Last year on this date, Maine poet Richard Blanco shared his poem “One Today” at the Presidential Inauguration. The poem reminds us of all we share : “One ground. Our ground… ” and reminds us that our differences also shape our uniquely personal path:
All of us as vital as the one light we move through,
the same light on blackboards with lessons for the day:
equations to solve, history to question, or atoms imagined,
the “I have a dream” we keep dreaming,
or the impossible vocabulary of sorrow that won’t explain
the empty desks of twenty children marked absent
today, and forever.
In the end, Blanco reminds us that it is our collective vision, spirit, effort and attitude that will shape our collective future.
It is much this same message that No Name Calling Week proffers — a message to youth and adults and to the institutions within which we learn and work to embrace kindness and make it active… to Choose Civility in a big way. To resist a bullying culture is not just to punish those who cross the line but to develop strategies to encourage and enhance empathy in ourselves and our communities.
The GlSEN site offers many resources for engaging young people in conversations about bullying and about kindness — their suggested reading list is here.
Portland Public Library offers many provocative and helpful materials as well — a small sampling is here but a reference librarian can help you find just what you’re looking for!
Join us on Thursday January 24th for an evening of “Kindness Shorts” including winners from Kindness The Movie‘s video contest and an opportunity to watch Blanco read “One Today.”
Portland Public Library would like to thank the Board of Directors of the Camden Conference for their generous donation to PPL; allowing the Library to purchase a collection of books and films related to the conference’s theme: The Global Politics of Food and Water.
Click here to browse the books and films now available at PPL for those who wish to explore this important topic further.
The Conference convenes on Friday evening, February 21, with the keynote address at 8PM, and continues on Saturday, February 22from 8:30AM – 5PM and again on Sunday, February 23 from 9:00AM-12:30PM.
The 2014 Conference will provide a provocative look at the global dynamics of managing the world’s food and water resources at a time when the challenge to meet the ever-increasing demand has never been more critical. By 2050, our planet’s population may have grown by two billion, while other factors, including climate change, may have greatly reduced land and water resources essential for food production. The world will have to produce even more food without more land and with less water.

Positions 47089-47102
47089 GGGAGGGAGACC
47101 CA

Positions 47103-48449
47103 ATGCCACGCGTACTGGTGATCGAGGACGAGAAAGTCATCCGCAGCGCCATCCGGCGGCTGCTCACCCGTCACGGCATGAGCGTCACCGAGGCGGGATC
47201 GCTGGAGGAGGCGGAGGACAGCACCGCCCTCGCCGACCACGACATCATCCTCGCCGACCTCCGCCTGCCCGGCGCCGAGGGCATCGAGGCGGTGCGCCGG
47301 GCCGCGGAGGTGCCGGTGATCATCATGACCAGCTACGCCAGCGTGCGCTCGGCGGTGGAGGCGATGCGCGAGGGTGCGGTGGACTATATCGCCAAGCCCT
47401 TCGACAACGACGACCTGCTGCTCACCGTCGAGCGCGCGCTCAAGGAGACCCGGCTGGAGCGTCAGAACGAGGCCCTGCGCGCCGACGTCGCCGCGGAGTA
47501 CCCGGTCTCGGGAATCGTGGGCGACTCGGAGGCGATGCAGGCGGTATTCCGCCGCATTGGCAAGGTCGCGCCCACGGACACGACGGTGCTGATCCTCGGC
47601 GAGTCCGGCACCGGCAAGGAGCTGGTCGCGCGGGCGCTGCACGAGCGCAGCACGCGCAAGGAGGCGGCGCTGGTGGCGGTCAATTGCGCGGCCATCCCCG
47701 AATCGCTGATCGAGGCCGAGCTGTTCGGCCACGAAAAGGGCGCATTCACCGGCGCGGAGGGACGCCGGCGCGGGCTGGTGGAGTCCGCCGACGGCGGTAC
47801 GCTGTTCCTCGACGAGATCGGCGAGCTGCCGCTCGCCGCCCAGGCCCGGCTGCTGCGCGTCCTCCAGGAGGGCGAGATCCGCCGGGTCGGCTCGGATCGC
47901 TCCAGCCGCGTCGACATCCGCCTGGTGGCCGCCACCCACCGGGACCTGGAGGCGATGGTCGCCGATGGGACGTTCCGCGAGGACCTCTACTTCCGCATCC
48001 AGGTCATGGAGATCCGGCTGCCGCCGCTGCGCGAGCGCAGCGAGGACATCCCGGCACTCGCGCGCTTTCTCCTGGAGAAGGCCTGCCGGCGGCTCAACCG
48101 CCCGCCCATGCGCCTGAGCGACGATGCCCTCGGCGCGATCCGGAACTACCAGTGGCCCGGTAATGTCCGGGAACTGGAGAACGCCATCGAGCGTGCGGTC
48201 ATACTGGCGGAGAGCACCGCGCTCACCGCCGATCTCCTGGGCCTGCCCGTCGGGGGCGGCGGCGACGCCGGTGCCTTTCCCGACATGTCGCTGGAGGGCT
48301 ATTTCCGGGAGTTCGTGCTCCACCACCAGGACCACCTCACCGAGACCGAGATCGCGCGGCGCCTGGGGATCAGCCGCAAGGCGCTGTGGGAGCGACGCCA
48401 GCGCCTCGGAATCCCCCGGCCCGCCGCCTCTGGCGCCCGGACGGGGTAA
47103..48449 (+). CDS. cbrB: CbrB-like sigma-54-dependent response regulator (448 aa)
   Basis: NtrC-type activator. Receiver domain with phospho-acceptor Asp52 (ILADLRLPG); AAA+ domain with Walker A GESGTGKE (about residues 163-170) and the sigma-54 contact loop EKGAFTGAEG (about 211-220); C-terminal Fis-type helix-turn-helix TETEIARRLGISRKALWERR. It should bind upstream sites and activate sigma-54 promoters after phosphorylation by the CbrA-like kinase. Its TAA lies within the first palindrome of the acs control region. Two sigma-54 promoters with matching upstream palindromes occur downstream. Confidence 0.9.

The Conference will address several issues related to food and water, including the contentious debate between industrial agriculture practices and small-scale farming operations; food security issues dependent on international cooperation; and innovations that encourage more productive farming and fishing.
Having outlined the issues, the Conference will examine options that can be considered by governments and citizens to promote secure access to food and water in sustainable ways. Throughout the weekend, enlightening presentations by leading international experts will cover promising policies and practices now being used in China, Africa, and North America.
The Corporation for National and Community Service has released a report on the state of volunteerism in the USA and the States in 2012. Overall, Maine is doing great, ranking 14th in the Country. However, we have some places where we could improve and the Choose Civility Initiative hopes to encourage even more participation in coming years!
A few highlights:
In 2012, one in four adults (26.5 percent) volunteered through an organization, demonstrating that volunteering remains an important activity for millions of Americans. In Maine, 32.5% of residents volunteer, combining into a total 43.8 million hours of service! And, more than 1/2 of Mainer’s report contributing financially to charities of some kind. If this moves you to consider volunteering in 2014, check out Volunteer Maine to learn about opportunities around our State.
While Maine reports very high voter-turn-out, only 9.9% of volunteerism is within a civic realm, and 18.8% of residents report participating in public meetings –what could we do to encourage greater participation in our civic life? Please share your ideas in the comments section!